Miraculously, most of the people who once wanted to murder Ole — or at least rough him up a little — remain members of Trinity Foundation today, and for the most part are peaceable, non-weapons-bearing elders. One guy, who was convinced Trinity was a cult, would come to every Bible study armed with questions supplied by Cult Watch, a watchdog group that helps parents deprogram children taken away from their families by fanatic religious groups. That same guy is one of the principal leaders of Trinity today.

"I’m not sure you’re not a cult," I said to Ole one night. Sometimes I meant this stuff; sometimes I didn’t. It was the reporter in me. But I wanted to hear what he would say.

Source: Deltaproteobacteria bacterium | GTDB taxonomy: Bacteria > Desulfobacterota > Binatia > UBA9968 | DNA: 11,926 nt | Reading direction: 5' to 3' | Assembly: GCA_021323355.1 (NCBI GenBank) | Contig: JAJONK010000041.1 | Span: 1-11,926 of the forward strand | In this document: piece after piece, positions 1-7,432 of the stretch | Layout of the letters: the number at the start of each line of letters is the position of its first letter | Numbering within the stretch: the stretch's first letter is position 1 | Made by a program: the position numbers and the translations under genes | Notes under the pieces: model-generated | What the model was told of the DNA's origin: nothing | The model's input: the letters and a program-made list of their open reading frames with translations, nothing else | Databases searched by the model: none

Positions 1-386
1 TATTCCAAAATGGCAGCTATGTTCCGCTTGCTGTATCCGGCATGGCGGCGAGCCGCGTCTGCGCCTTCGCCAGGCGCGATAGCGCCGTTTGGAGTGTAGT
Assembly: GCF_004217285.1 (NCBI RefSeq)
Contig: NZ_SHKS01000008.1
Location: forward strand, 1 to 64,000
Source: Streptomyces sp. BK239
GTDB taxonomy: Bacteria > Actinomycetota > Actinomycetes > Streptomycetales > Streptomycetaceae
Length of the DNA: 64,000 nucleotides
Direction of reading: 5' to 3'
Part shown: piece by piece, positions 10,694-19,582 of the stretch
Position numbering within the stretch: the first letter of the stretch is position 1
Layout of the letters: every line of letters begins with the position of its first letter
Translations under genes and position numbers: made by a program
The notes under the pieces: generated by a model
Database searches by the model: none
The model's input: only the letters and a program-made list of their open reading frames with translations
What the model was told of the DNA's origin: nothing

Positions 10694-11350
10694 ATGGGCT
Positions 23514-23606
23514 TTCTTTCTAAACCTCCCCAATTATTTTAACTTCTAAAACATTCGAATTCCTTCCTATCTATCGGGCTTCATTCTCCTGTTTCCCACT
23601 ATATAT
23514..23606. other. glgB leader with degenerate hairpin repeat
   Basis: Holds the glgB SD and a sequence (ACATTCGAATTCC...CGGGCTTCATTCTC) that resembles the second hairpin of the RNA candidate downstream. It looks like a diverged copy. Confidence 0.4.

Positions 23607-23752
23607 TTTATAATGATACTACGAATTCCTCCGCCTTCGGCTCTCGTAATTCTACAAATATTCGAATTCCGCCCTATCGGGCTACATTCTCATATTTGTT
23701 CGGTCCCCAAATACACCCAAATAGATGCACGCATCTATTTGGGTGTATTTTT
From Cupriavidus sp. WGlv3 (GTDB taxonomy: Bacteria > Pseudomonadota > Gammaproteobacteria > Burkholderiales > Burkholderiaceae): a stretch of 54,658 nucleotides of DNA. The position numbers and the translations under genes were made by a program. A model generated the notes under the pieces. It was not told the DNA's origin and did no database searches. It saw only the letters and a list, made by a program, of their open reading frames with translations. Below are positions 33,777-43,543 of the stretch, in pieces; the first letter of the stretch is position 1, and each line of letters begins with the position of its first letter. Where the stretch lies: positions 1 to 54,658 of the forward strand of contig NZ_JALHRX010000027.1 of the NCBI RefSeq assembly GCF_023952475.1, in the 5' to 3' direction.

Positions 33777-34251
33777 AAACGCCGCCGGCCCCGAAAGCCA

"A cult tries to coerce people to stay in the group," Ole said. "I want all these people to leave. I’m trying to get them to go. I tried to leave myself one night, and then I realized that I didn’t own the car I was driving. I had stolen a car. I drove back and ate crow."

It pretty much settled the issue for me — that, and over a 20-year period never hearing him once tell a person what to do. The Baptist teachers of my youth, on the other hand, told me exactly what to do, and reinforced it with warnings that improper behavior would be rewarded with immense suffering in the afterlife.